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The Star, No. 3, December 9, 1983
File 002
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The Star, No. 3, December 9, 1983 - File 002. 1983-12-09. University of Houston Libraries. University of Houston Digital Library. Web. April 7, 2020. https://digital.lib.uh.edu/collection/gcam/item/2397/show/2385.

Disclaimer: This is a general citation for reference purposes. Please consult the most recent edition of your style manual for the proper formatting of the type of source you are citing. If the date given in the citation does not match the date on the digital item, use the more accurate date below the digital item.

(1983-12-09). The Star, No. 3, December 9, 1983 - File 002. Gulf Coast Archive and Museum (GCAM) Digital Archive. University of Houston Libraries. Retrieved from https://digital.lib.uh.edu/collection/gcam/item/2397/show/2385

Disclaimer: This is a general citation for reference purposes. Please consult the most recent edition of your style manual for the proper formatting of the type of source you are citing. If the date given in the citation does not match the date on the digital item, use the more accurate date below the digital item.

The Star, No. 3, December 9, 1983 - File 002, 1983-12-09, Gulf Coast Archive and Museum (GCAM) Digital Archive, University of Houston Libraries, accessed April 7, 2020, https://digital.lib.uh.edu/collection/gcam/item/2397/show/2385.

Disclaimer: This is a general citation for reference purposes. Please consult the most recent edition of your style manual for the proper formatting of the type of source you are citing. If the date given in the citation does not match the date on the digital item, use the more accurate date below the digital item.

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Title The Star, No. 3, December 9, 1983
Contributor
  • Martinez, Ed
Date December 9, 1983
Language English
Subject
  • LGBTQ community
  • LGBTQ people
Place
  • Austin, Texas
  • San Antonio, Texas
Genre
  • newspapers
Type
  • Text
Identifier OCLC: 783846406
Collection
  • University of Houston Libraries Special Collections
  • LGBT Research Collection
  • Gulf Coast Archive and Museum (GCAM) Digital Archive
Rights No Copyright - United States
Note This item was digitized from materials loaned by the Gulf Coast Archive and Museum (GCAM).
Item Description
Title File 002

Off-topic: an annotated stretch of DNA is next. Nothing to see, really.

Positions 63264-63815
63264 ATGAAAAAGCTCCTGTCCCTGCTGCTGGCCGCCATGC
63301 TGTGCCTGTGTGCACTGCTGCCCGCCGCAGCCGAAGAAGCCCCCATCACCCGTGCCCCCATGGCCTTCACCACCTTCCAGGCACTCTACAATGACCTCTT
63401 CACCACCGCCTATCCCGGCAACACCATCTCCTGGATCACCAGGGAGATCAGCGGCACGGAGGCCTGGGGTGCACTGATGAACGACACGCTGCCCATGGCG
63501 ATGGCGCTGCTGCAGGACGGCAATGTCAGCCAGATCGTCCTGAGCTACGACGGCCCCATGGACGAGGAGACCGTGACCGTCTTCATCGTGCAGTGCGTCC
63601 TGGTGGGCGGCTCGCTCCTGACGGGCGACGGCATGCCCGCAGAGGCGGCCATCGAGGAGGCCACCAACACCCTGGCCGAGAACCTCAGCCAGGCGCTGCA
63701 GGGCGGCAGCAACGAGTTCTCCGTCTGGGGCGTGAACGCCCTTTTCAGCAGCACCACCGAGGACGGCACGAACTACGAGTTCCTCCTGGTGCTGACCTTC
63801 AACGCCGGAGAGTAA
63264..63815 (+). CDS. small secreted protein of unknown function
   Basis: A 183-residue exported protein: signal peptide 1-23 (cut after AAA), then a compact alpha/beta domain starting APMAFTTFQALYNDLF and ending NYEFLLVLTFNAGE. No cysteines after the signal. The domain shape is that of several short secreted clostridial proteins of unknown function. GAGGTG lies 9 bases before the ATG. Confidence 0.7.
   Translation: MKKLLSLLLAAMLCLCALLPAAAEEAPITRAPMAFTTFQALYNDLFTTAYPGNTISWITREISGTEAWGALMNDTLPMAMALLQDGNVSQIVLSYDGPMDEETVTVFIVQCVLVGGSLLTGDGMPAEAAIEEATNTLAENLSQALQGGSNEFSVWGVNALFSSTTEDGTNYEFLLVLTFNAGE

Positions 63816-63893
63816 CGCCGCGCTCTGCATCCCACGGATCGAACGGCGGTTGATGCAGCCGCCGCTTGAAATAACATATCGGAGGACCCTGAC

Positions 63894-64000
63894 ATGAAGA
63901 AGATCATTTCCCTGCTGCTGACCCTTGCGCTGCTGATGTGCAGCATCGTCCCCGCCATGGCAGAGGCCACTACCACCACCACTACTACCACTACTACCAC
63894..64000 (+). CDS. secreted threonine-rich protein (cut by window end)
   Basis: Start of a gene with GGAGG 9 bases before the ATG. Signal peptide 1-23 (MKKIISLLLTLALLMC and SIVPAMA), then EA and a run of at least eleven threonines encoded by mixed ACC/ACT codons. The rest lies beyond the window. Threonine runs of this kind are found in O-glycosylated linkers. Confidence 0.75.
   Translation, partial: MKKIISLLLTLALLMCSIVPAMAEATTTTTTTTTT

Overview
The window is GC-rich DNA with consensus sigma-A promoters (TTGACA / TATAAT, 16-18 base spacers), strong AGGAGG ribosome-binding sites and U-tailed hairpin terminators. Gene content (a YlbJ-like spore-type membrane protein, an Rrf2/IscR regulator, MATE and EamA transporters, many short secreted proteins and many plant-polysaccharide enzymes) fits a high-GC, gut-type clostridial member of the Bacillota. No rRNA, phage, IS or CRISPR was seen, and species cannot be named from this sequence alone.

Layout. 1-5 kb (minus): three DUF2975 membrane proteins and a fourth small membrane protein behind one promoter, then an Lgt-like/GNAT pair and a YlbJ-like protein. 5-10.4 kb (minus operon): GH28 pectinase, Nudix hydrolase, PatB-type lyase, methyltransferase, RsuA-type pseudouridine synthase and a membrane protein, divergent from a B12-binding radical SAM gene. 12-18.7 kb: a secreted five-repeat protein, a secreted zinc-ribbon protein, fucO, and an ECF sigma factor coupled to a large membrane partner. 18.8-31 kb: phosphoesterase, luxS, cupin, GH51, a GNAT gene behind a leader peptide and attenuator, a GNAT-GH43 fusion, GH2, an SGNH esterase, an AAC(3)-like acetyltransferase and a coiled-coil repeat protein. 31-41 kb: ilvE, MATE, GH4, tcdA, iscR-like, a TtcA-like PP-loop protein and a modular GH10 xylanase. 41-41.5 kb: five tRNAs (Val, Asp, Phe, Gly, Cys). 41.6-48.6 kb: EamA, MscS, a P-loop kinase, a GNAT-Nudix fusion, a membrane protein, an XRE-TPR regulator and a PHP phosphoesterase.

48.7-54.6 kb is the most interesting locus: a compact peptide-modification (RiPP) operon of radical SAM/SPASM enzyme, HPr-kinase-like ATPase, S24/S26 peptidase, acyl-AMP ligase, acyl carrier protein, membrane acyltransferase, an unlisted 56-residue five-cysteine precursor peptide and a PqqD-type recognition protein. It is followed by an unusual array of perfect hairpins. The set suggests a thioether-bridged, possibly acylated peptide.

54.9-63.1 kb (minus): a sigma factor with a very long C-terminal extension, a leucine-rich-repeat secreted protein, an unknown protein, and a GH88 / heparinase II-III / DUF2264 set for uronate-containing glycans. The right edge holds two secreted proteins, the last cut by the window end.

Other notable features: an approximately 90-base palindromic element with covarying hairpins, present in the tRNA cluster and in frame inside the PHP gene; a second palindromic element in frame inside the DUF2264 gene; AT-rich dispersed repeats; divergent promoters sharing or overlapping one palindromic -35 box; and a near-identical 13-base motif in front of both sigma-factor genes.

Transcript IWaWF^WKS JrWWMTS Fire and Brimstone Heat Up Campaign Trail ^ Jackson By Ed Martinez Jesse Jackson brought his campaign for the Democratic nomination for president to Texas last month in a whirlwind, five-day tour of the state. Speaking to students and religious groups, the controversial candidate provoked strong emotions wherever he spoke or preached, Jackson wound up his sweep with appearances in Austin the Monday before Thanksgiving with a talk on the University of Texas campus in the afternoon and a final rally at the Ebenezer Baptist Church that night. His talk at UT was packed, and only last minute intervention by the candidate permitted hundreds of students kept out of the auditorium to hear Jackson's talk. The talk at Ebenezer Baptist Church was attended by hundreds of mainly black fans of Jackson. After waiting for two hours, listening to the superb choir nearly exhaust themselves filling in the wait for the speaker, the audience was treated to Jackson's arrival as he strode down the aisle of the packed building surrounded by Secret Service agents. The candidate seemed relaxed, hugely enjoying the crowd's adulation. The Secret Service, on the other hand, seemed determined to keep the crowd at a safe distance. Jackson took the lectern, after the usual local introductions, and began to woo the crowd and weave a spell over them. His was not the usual campaign oratory. Gone were the dry statistics voters have come to expect from candidates of both parties. Totally absent were the usual pious justifications for the status quo, the whin- ning admonitions to continue to wait for a promised future that has proved, repeatedly, illusory. Jackson was speaking to his people. The whites present at this service were there at their own risk, ideologically speaking. Jackson used Biblical references, and the crowd grasped every shade, every smallest nuance of meaning. Jackson used repetition, hyperbole and metaphor. He spoke ofthe margins of victory by which President Reagan and won in a number of states, and then contrasted this with the number of unregistered black voters in each of those states. In every single instance, black unregistered voters voting against Reagan would have defeated him. Jackson issued a call to women, Hispanics and blacks, calling it a Rainbow Coalition. He emphasized the absolute necessity of voter registration to his candidacy. He appealed for money, without which his campaign would soon grind to a premature halt. But mostly, he offered hope, hope that he could lead all those who have no leader with a voice loud enough to be heard in the Democratic party. He wheedled, begged, cajoled his audience, and, finally, ended with the slogan, "The time has come." The T-shirts covering the backs of young blacks repeated the same message—"The time has come." The people in the Ebenezer Baptist Church that night in Austin seemed absolutely convinced that their time has indeed come. They demonstrated their conviction with money, thousands of dollars worth. Jackson's crusade, his Freedom Trail, as he called it, is getting up a head of steam that may just roll him right into the highest councils ofthe Democratic partv THE STAR AUSTIN * SAN ANTONIO Dec. 9, 1983 a Issue .3 n Published Every Other Friday Alamo HRC to Elect Officers The Alamo Human Rights Committee, San Antonio's lesbian gay political action committee, will elect new officers at its December meeting to be held Monday, Dec. 12, at 7:00 p.m. at El Jardin, 106 Navarro. The current chair, Ed Buckmaster, has appointed a nomina tions committee consisting of five AHRC members who will pres- posttions. Election will be by place and by majority votes of AHRC members present. Cartoon Book for Christmas Alternate Publishing, the people who bring you Carlucci's works have appeared in Drummer and Drummer, the magazine for the S&M crowd, have The Advocate, and include, among other things, a look announced they're publishing a book of cartoons by at the social differences in gay lifestyles, or as he titled Carlo Carlucci, titled He Ain't Heavy, He's My Lover, it, "The War Between the Machos and and the Sissies." The collection is being released for the Christmas season. Following are two of the cartoons which they allowed us to reprint. m v=rsui°Put<; Ccut/l - "No, we don't have a pet. ' om just likes the smell of dog food on my breath." GuJk- "How dare you question our journalistic integrity and professional objectivity, you disgusting little perverted commie pinko fag?"